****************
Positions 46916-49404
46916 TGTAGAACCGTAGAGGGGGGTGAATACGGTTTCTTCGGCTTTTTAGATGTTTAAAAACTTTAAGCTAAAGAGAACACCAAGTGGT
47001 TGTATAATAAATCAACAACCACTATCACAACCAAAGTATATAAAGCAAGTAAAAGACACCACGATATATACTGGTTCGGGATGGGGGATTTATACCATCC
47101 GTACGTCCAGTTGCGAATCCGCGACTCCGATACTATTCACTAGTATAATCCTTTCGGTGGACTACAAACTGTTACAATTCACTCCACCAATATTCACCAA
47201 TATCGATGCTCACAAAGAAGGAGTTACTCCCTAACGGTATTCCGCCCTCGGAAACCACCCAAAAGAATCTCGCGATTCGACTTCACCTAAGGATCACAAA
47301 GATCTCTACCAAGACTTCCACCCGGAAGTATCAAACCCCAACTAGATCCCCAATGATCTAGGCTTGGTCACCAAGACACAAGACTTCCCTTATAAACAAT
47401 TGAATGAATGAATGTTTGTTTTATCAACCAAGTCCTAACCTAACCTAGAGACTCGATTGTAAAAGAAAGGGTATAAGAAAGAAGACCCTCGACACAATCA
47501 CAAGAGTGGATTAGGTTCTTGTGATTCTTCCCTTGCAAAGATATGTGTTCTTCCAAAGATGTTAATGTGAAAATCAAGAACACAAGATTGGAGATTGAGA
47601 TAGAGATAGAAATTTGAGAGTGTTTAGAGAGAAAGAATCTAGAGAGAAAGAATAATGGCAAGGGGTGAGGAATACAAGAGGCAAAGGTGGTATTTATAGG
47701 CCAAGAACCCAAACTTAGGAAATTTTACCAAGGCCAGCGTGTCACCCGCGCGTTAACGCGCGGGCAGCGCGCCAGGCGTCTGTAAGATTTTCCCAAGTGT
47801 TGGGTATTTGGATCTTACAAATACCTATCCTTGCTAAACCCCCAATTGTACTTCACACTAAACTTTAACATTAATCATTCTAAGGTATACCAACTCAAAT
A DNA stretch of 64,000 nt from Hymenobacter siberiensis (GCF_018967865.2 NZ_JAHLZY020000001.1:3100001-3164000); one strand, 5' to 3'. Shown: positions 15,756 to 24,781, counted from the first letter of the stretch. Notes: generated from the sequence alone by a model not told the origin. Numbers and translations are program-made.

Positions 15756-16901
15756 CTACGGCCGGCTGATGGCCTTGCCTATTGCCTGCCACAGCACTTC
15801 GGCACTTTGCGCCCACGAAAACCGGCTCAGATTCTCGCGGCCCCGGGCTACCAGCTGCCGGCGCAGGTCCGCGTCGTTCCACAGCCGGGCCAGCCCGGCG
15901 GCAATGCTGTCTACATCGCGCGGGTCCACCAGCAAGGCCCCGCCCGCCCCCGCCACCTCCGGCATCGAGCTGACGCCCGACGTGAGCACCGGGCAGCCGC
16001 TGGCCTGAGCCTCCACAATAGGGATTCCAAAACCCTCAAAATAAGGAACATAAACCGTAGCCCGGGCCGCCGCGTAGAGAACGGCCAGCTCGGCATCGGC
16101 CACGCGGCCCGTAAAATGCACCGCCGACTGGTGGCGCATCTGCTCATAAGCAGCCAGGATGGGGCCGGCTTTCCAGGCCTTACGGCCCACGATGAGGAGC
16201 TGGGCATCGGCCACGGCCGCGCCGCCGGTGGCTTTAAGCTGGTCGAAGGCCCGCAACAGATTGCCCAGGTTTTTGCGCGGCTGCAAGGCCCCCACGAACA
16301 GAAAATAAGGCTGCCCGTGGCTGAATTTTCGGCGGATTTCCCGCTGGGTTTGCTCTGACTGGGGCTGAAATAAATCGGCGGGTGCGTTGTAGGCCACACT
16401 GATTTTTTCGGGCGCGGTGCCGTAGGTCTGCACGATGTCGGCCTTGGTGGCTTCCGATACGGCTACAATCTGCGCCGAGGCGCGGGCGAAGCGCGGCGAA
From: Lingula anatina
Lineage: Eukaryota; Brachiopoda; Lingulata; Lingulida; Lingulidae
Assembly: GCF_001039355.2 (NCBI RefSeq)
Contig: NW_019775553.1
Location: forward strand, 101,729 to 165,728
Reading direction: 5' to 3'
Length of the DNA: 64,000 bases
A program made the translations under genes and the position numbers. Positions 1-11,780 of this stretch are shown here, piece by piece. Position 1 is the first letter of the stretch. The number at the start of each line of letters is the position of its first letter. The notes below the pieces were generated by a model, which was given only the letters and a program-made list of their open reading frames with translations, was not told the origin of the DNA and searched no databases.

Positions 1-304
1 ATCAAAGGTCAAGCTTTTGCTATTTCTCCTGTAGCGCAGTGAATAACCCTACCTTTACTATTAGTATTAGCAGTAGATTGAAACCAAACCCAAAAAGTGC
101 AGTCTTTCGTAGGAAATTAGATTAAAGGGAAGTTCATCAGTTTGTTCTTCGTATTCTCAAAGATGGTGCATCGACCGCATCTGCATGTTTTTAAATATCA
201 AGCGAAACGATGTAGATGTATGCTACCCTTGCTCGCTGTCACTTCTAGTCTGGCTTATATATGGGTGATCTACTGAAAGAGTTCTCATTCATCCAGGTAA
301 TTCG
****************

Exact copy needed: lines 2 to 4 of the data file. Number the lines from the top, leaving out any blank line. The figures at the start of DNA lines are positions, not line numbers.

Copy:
46916 TGTAGAACCGTAGAGGGGGGTGAATACGGTTTCTTCGGCTTTTTAGATGTTTAAAAACTTTAAGCTAAAGAGAACACCAAGTGGT
47001 TGTATAATAAATCAACAACCACTATCACAACCAAAGTATATAAAGCAAGTAAAAGACACCACGATATATACTGGTTCGGGATGGGGGATTTATACCATCC
47101 GTACGTCCAGTTGCGAATCCGCGACTCCGATACTATTCACTAGTATAATCCTTTCGGTGGACTACAAACTGTTACAATTCACTCCACCAATATTCACCAA